Whether young, developing-world conglomerates such as Slim’s are good or bad, they’re here, and they’re on the rise. In 1990, there were only a handful of multinationals based in emerging-market countries on the Fortune 500 list of companies; in 2006, there were 52. Their influence and wealth are growing by the day—and not just within the developing world. The Indian tycoon Lakshmi Mittal (No.5 on the Forbes list) is now the biggest steelmaker in North America with 20 percent of production. Cemex, controlled by the Mexican billionaire Carlos Zambrano, has, through acquisitions, become one of the world’s largest cement makers, going from revenues of around $300 million in the mid-1980s to more than $18 billion today. The influence of these companies, and the individuals who run them, grow with each dollar they send abroad; the amount of foreign direct investment coming from emerging economies reached $133 billion in 2005, representing 17 percent of the world’s outward investment flows, an all-time high. The wealth of these emerging-market billionaires is growing, too: The 10 Mexicans on Forbes’ billionaires list in 2007 had a total net worth of $74.1 billion, almost three times the $24.9 billion that Mexican Forbes billionaires had in 2000. Mexico is certainly not alone; the aggregate wealth of a country’s billionaires as a percentage of GDP is even higher in Chile, Kuwait, Malaysia, Russia, and Saudi Arabia. The number of Indian and Chinese billionaires on the Forbes list nearly doubled during the past year; indeed, India now has the second-most billionaires among the top 20, behind only the United States.
How did this happen? Here, again, the case of Mexico and Slim is instructive. A study published last year showed that half of the billionaires in Mexico benefited in some way from the privatization process of the 1980s and 1990s. Indeed, the success of Slim and other new billionaires often seems less attributable to their skill as businessmen than to their bona fides as politicians. In many cases, their true savvy was to move quickly when opportunities presented themselves and to cultivate the connections among bureaucrats, regulators, and politicians that they needed to take advantage of economies that were either in transition or changing fast. In India, Mittal transformed himself from a small-time steel magnate by buying up steel conglomerates in failed communist states from the mid-1990s. Nowhere was the economic liberalization process more famously fraught with peril than in Russia—and, by no coincidence, among the top 20 billionaires on the Forbes list who hail from emerging markets, more than half of them are Russian. Many of them, including Roman Abramovich and Mikhail Fridman, derive their fortunes from oil and gas companies that were ceded to them amid the chaos that reigned shortly after the fall of the Soviet Union.
Not all privatizations around the world were conducted badly, of course, just as there are a great many emerging-market companies such as Orascom, Mittal (now ArcelorMittal), and Infosys that built their fortunes on such old-fashioned pillars as innovation and competitive advantage. However, the same process that produced many of today’s titans has taught us, rather painfully, that starting points matter. In too many countries, it was assumed that embracing free-market capitalism was an end in itself; that the first wave of reforms (slashing tariffs, encouraging foreign investment, privatization) was sufficient to simply coast to broad prosperity.
In the best-case scenario, this means that the world is now witnessing the fallout from mistakes that were made during the 1990s. The other, far more depressing conclusion is that, as the core of the global economy shifts to countries with weak rule of law and institutions, connections to government, rather than entrepreneurial skill, are becoming the quickest and most effective path to wealth.
Creatures of the State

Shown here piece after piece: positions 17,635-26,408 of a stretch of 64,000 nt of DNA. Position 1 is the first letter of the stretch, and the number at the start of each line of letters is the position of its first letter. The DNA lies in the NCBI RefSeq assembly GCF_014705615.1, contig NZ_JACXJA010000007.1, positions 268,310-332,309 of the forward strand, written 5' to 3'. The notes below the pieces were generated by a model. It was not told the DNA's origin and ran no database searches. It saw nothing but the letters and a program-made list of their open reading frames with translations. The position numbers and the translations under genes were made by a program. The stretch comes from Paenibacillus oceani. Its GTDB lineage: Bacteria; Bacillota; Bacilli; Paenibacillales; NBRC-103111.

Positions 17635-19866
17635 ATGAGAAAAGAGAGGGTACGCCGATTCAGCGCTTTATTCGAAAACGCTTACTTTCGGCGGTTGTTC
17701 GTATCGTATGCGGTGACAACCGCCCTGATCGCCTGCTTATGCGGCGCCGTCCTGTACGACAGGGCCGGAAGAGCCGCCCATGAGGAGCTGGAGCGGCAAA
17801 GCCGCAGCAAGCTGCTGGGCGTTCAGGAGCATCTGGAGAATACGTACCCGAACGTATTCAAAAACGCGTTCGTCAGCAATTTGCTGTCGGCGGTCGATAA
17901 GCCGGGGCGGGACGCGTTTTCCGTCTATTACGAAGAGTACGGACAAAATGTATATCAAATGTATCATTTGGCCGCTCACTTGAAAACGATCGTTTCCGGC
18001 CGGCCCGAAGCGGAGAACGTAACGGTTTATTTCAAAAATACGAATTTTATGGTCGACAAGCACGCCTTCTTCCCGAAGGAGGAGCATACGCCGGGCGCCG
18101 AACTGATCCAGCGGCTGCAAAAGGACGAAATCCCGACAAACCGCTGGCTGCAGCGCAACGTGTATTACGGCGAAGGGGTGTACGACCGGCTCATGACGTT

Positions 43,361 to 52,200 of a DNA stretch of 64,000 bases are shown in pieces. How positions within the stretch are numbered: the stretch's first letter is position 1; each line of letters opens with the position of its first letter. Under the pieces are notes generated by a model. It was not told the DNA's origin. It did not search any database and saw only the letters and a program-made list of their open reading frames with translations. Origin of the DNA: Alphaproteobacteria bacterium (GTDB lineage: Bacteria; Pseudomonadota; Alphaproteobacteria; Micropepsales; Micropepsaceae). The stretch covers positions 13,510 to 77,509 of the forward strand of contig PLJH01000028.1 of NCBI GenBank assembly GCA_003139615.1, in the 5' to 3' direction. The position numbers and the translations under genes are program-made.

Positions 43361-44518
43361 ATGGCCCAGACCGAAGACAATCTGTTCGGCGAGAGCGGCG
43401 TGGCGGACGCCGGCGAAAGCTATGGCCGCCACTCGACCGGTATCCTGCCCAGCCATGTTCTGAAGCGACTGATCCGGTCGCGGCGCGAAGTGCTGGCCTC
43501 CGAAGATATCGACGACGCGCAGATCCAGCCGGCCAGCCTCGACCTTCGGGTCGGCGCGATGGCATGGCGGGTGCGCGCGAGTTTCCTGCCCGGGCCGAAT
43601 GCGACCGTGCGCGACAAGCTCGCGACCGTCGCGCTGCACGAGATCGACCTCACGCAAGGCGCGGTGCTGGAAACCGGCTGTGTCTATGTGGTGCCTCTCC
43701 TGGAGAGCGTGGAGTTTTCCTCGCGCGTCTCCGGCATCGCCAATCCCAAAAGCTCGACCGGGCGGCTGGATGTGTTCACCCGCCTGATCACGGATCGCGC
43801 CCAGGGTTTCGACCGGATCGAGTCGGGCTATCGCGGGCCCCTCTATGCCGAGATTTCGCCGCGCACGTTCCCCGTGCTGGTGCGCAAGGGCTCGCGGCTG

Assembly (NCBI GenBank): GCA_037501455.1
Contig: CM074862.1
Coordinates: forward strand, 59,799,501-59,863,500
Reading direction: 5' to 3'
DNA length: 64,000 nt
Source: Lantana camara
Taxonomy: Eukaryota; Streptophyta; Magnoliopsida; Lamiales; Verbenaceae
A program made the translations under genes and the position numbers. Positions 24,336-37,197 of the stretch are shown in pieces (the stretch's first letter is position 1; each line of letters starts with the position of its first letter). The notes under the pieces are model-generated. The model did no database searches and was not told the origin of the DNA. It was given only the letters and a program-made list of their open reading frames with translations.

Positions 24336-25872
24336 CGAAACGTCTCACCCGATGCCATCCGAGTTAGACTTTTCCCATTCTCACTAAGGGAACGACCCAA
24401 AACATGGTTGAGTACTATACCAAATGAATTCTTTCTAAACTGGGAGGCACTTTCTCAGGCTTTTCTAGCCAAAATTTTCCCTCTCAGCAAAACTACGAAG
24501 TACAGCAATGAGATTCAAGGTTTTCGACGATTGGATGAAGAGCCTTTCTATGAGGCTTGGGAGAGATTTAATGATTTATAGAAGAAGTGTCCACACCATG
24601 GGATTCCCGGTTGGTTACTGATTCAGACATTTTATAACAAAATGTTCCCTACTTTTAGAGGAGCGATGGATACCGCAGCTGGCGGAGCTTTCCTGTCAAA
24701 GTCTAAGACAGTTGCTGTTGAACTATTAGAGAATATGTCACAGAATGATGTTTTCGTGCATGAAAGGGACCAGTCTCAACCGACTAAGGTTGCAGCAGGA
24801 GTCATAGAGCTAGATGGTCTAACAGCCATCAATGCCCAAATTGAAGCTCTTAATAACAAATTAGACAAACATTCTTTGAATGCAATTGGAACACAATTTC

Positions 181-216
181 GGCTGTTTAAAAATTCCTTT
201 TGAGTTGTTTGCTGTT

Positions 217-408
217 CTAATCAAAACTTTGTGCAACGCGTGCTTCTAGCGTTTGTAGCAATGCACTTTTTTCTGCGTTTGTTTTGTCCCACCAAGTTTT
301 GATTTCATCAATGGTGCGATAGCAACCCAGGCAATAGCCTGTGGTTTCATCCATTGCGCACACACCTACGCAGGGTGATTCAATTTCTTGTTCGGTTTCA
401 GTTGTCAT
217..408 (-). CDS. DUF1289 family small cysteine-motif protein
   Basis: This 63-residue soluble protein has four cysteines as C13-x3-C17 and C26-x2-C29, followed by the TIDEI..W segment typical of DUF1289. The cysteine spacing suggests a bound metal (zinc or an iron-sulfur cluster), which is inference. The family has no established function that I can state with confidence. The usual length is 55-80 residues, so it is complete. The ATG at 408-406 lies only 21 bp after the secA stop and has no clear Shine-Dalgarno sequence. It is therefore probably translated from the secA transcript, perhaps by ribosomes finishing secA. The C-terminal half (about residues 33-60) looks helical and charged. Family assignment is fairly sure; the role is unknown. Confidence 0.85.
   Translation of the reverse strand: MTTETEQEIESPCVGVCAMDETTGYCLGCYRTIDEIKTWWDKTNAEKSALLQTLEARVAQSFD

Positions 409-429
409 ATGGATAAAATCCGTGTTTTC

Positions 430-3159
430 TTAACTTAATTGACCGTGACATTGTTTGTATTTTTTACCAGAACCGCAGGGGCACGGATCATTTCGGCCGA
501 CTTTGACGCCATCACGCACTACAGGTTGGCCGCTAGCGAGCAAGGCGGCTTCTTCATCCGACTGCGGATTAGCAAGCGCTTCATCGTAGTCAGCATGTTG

What, if anything, can we do about it? The truth is that most of the tools available to untangle an empire such as Slim’s, or at least encourage more competition, are either too blunt or too susceptible to manipulation and delays. The mechanisms readily available in a market economy can be rather traumatic, even under the most ideal circumstances. Enforcing anti-trust regulations earlier this decade against Microsoft took years of litigation, and that was in the supposedly “mature” economies of the United States and Western Europe. It is unclear whether that model can function in a place like Mexico, against a man like Slim. Theoretically, Telmex could be split up into lots of Baby Telmexes, à la the AT&T breakup; but how do you confront a man who could, on a whim, single-handedly throw your economy into a depression? “There are no miracles,” Fernando Henrique Cardoso, president of Brazil from 1995 to 2003, said in an interview for this article. “The only solution is to put these decisions in the hands of a regulatory system rather than individual people.” Yet, regulators and anti-trust bodies only function if there is political will and a strong, independent judiciary. In Mexico, large companies frequently obtain amparos, or stays, that allow them to indefinitely ignore adverse rulings by regulatory agencies. From 2000 to 2006, Mexico’s minister of communications and transport was a former Telmex employee. As recently as 2004, the World Trade Organization ruled that Mexico’s Federal Telecommunications Commission had looked the other way while Telmex fixed international rates, limited the supply of connections, and gouged U.S. companies trying to route calls to Mexico. Often, the most damaging measures come from the very democratic institutions that are, at least theoretically, supposed to act for the common good. Mexico’s Congress frequently kills legislation that might be hostile to Slim’s interests. It can’t be surprising, though, that the very governments that created many of these billionaires are later unable to rein them in. The only immediate solution, particularly in a country like Mexico, might be to return to where the whole problem started: a smoke-filled room. A high-ranking representative of the Mexican government could informally, but firmly, tell Slim that, while he won’t be targeted, his days of unfettered expansion have come to an end. Several Mexico watchers believe this conversation has already taken place. “Nobody has told Slim to go buy Guatemalan real estate or anything, but apparently he has been very quietly informed that the rules have changed,” said one source who meets frequently with senior Mexican officials. The problem with this approach is that it can be just as unfair and arbitrary as the situation that created the trouble in the first place. Enforcement can be uneven or nonexistent, particularly when weak governments have other, more pressing matters on their minds.